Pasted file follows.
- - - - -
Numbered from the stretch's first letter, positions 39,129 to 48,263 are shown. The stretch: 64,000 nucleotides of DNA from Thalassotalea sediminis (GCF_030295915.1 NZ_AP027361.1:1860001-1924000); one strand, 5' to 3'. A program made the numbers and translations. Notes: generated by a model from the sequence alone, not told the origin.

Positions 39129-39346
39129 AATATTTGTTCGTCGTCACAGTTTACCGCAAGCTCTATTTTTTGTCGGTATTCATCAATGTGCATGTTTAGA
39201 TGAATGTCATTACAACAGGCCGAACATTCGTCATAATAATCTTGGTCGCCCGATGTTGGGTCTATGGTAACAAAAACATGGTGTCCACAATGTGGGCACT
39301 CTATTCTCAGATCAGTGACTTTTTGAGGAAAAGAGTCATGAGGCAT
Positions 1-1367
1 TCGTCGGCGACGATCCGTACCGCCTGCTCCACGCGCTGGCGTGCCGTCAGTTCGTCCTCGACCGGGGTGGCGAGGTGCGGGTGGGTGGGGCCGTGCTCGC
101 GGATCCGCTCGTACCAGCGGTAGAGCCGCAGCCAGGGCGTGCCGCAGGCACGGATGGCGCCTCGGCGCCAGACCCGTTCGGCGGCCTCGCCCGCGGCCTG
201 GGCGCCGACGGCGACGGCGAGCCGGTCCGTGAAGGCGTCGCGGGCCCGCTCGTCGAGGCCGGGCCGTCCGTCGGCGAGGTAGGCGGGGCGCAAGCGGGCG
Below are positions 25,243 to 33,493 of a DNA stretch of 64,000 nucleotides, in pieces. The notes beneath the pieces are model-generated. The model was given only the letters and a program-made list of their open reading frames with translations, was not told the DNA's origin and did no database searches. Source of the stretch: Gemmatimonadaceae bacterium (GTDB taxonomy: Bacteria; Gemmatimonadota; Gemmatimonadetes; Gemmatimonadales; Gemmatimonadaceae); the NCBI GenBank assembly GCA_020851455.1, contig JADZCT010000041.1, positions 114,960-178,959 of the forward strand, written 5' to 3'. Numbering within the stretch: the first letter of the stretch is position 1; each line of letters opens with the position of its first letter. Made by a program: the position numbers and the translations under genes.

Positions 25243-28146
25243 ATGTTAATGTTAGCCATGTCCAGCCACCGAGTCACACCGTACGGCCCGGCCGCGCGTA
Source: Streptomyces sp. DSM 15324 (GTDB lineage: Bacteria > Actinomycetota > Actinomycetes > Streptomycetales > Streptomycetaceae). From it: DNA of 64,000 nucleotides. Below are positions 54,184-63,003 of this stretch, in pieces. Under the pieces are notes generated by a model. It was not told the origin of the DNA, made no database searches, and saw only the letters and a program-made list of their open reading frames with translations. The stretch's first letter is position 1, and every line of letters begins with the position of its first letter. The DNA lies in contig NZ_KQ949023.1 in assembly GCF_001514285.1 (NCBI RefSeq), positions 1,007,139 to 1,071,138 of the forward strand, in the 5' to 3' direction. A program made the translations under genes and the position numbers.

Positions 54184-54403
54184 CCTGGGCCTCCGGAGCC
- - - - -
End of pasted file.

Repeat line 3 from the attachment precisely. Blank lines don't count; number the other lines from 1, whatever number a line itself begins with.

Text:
39129 AATATTTGTTCGTCGTCACAGTTTACCGCAAGCTCTATTTTTTGTCGGTATTCATCAATGTGCATGTTTAGA